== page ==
Caviness: I don't think it's either. It's just still a reality. We're not post-racial, but things are different now and we can fill our kids heads with thoughts that they're all that and a bag of chips and everything's fine, but as we see now with the violence from police, we really do have to maintain, as a race, some of that keep-it-realness.
We have to make sure that our children understand to a certain extent, within reason, that the world is still not necessarily going to treat them fairly. I'm not saying at every turn they're going to be discriminated against. I'm not saying that we should scare our kids. But I do think we need to prepare them for the reality of what the world is.
AP: You recently wrote an op-ed piece for The New York Times along those lines and had some anonymous commenters declaring you a racist.
Caviness: I wanted to write it as a black mom who was brought up a certain way, and I'm not saying every black mom in the country was brought up the way I was. We're not a monolith. But I do think it's important to have this conversation because of what happened in Baltimore with Toya Graham, the mom who grabbed her son and smacked him upside the head to pull him out of the uprising.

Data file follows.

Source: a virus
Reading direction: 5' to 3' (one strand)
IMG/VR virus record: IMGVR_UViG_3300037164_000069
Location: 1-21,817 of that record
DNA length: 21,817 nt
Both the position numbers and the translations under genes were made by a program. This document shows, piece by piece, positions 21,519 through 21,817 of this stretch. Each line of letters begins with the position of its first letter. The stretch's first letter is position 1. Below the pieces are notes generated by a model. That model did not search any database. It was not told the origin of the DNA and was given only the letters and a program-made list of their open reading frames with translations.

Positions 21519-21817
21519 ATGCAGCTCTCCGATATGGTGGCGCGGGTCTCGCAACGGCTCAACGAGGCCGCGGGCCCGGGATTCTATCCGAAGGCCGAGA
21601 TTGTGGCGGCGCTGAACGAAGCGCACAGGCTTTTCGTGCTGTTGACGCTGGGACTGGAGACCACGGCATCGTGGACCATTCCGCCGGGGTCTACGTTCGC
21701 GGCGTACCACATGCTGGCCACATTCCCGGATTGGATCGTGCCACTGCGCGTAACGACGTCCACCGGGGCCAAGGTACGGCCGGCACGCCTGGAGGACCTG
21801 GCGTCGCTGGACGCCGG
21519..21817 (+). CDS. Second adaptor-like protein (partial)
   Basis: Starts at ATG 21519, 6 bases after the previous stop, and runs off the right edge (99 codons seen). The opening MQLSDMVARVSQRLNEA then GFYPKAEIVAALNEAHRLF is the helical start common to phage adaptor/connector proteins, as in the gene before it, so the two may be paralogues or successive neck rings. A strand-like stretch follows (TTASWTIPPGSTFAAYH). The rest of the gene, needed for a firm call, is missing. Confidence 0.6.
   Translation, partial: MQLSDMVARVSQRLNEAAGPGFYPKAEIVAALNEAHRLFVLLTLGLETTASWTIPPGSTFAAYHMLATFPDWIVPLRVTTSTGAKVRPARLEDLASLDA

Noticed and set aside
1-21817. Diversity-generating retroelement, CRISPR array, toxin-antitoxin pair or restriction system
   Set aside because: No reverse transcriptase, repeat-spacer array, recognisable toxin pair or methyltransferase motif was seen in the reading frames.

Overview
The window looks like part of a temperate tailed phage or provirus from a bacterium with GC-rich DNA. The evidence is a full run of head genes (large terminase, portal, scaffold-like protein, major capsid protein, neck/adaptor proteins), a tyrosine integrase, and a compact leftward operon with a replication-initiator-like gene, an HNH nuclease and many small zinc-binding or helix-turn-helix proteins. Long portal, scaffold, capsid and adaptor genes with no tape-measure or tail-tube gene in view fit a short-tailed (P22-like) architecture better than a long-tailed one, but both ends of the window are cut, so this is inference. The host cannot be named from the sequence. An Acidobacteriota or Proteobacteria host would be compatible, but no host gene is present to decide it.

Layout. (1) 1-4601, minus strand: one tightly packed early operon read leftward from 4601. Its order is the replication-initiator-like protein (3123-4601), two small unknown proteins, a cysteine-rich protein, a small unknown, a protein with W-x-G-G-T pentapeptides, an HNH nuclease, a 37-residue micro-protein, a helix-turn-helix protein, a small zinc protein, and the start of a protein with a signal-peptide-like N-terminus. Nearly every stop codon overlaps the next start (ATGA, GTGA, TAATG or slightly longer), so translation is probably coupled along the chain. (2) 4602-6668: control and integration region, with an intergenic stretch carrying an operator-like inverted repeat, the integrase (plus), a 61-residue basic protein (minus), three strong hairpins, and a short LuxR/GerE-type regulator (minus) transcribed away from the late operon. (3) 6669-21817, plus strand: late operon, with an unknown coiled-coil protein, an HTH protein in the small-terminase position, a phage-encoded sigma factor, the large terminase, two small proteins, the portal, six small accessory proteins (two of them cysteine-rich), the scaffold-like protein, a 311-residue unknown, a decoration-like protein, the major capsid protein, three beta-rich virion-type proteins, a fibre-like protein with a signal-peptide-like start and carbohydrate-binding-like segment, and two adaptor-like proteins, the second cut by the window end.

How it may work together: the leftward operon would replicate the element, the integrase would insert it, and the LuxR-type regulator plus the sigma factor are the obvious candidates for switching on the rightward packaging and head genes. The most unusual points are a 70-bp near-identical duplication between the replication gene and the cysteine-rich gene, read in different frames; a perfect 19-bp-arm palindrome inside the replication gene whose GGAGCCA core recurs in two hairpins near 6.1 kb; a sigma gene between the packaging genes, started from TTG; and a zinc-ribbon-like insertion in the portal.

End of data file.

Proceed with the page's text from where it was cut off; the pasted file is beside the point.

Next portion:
I felt a moment when I thought, 'Wow, she did what she believed in and I respect her for that.' But a lot of blacks on social media were saying things like, 'Oh she's part of that whole slave mentality and she's a pawn and of course the media is shooting her because she's beating yet another black child.'
I just feel very strongly that we can't judge her. I don't beat my kids, but really I don't beat them because I don't think it works. It didn't work on me.
A lot of people, black and white, were sitting on their sofas in their houses and listening to Anderson Cooper tell them what was going on in Baltimore and this woman had the sirens outside her door, and she looks in her house and her baby is not there and she sees him with a brick in his hand and police all around him. I feel as though what she did was akin to grabbing a toddler out of oncoming traffic. It's just that legacy we have.
AP: How does a mother of today reconcile the past with the 'professionalization' of parenthood? The expert advice, all the opinions, the mommy wars.
Caviness: Some of it has to be maternal instinct, wisdom that you have, the common sense that you were born with. But I know we cannot raise our kids entirely in the old-school way. We have to mix the old and the new, but keep your common sense about you, based on your kids. Not what a book says.
Sometimes, as a culture, Americans are reluctant to go through that organic, trial-and-error process of figuring things out. We want a quick fix. We want our kids to have some sense of joy, but we need to make them strong. We need to make them resilient. We need to make sure they have integrity.
Happiness is fleeting, but we can't raise kids if the goal is to always keep them happy. Sometimes they've got to be uncomfortable and they've got to figure things out.